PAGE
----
I think that the hg. I1 in Northern Italy is most probably from the Germanic refugees, true. But it is wrong to assume that some haplogroups can't be from the Celts because of the low distribution among the modern Celts. It could be that some ancient Celtic tribes or clans that migrated into the Northern Italy belonged mostly to the minor haplogroups. Clans & tribes have mostly a patriarchate construction and most males are paternally related to each other. The mixing only occurs if you get the confederation of different tribes.

I do take myself as an example. I do belong to a small clan of people (a couple of dozens of families/homes - villages) where all males share the same common paternal ancestry. And I do belong to 'maybe?' a rare haplogroup of my ethnicity. So if all my clan members had to flee to a saver place and start a new life and grow in population, native people would wrongly assume that all folks in the original homeland of the newcomers belong mostly to the same rare haplogroup where my clan belongs to.
 
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there were Franks on both sides of the river Rhine
the Franks conquered and founded France but they didn't replace the population
they were an elite but needed other administrators to help govern the country, as they were illiterate themselves
they left a big part of the Roman inheritage intact

the Franks may have been I1, without bringing much of it into France

if I recall correctly, some Merovingian (early Frankish dynasty) DNA turned out to be G2a

That said, the Germanic imput in N and E France is far to be neglictible (Franks, Vikings°Saxons, Alamans, Burgundians). Placenames and some dialectal evolutions and classical (but valuable) physical atrhopology show all this imput, I think it was about 15 to 30% according to North or Eastern regions of France. I posted in other threads about the Frans density of placenames in North/Northeastern France. Three generations ago, Northerners of France seemd (just a bit) more "germaniclike" than Walloons, and tehre were still differences in Normandy between the 'bocage' countrymen and coasts inhabitants.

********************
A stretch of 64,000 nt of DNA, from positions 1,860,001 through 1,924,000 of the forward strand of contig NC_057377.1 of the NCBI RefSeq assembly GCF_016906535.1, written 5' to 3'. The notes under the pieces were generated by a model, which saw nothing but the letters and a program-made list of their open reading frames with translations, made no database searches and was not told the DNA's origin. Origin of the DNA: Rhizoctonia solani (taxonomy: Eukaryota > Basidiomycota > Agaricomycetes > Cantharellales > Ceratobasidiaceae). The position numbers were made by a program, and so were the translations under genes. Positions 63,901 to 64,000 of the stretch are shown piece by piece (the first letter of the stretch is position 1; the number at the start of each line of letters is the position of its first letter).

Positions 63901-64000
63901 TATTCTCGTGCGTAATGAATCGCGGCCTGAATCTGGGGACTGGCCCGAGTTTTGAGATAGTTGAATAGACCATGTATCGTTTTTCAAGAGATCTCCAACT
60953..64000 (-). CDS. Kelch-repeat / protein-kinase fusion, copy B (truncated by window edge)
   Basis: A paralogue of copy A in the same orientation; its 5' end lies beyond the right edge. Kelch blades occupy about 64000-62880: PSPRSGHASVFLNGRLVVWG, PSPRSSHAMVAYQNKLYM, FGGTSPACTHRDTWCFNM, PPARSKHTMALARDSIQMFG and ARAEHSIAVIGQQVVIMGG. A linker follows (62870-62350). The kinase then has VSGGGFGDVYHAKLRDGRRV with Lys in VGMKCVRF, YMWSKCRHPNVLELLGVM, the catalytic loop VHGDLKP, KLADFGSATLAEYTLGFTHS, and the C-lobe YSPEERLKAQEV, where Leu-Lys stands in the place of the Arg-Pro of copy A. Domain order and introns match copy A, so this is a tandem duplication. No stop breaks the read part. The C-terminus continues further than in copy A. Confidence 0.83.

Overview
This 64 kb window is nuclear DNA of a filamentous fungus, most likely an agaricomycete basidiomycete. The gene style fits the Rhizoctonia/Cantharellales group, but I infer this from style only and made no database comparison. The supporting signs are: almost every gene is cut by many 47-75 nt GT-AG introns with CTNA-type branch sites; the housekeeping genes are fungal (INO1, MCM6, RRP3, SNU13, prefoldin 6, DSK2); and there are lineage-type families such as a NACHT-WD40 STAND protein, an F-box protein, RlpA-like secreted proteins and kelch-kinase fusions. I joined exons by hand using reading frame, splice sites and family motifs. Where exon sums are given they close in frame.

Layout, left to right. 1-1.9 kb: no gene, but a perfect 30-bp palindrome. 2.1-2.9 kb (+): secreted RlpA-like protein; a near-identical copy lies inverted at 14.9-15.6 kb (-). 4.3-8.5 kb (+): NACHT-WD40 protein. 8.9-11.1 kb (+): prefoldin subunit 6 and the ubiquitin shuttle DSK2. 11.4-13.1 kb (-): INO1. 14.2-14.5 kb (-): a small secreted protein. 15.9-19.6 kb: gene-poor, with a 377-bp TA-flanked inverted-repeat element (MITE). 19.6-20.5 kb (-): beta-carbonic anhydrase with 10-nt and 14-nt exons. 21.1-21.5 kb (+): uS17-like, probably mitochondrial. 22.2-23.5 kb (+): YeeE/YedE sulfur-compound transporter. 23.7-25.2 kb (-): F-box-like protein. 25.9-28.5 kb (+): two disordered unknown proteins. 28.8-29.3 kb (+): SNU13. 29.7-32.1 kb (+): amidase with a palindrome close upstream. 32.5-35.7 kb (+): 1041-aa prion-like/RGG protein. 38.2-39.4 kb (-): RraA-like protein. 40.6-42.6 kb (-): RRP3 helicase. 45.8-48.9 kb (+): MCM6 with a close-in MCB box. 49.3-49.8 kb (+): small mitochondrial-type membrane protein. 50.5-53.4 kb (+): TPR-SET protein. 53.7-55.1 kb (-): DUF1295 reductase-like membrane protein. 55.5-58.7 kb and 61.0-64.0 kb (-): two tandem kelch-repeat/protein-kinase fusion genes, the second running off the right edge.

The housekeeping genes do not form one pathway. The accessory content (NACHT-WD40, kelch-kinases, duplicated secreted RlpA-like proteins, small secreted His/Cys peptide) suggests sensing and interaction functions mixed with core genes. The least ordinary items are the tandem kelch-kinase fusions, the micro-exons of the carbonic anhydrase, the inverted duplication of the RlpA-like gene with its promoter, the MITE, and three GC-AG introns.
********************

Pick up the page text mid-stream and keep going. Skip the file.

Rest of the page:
I think the most of Western Germanics were principally Y-R1b-U106, Y-I1 + some Y-I2a2 and rare Y-R1a. Nothing excludes they took some earlier "autochtonous" Y-HGs (R-U152, Y-G, Y-I2a1 on their road towards South. In fact Y-I2a2 was pre-Germanic and could have been absorbed by Celts as well as by Germanics.
to go back to the core of this thread, the sepcific population studied in Italy could have known some internal drift concerning Y-Haplos. But a mix of diverses successive elites could explain the today results too. Concerning Y-J2-M67, it could have been part of the first Italics (mixed with Y-R1b-U152 and others maybe); why not think in Etruscans too?
Saying U152 was only Celtic is wrong I think. Ligurians and Italics had of it, Ipresume. The high presence in Corsica doesn't seem a Celtic inheritage, by instance.
 
there were Franks on both sides of the river Rhine
the Franks conquered and founded France but they didn't replace the population
they were an elite but needed other administrators to help govern the country, as they were illiterate themselves
they left a big part of the Roman inheritage intact

the Franks may have been I1, without bringing much of it into France

if I recall correctly, some Merovingian (early Frankish dynasty) DNA turned out to be G2a

Certainly. I suspect you are referring to the House of Bourbon (I suspect G-P303) who descend from a French noble, not William the Conqueror. It probably has to do with the fact LBK collapsed in central Europe along with many of the Near Eastern YDNA lineages. Otherwise, we'd all be 90% EEF or Stuttgart clones right now bearing higher frequencies of G2a, E-V13 and J2 lineages.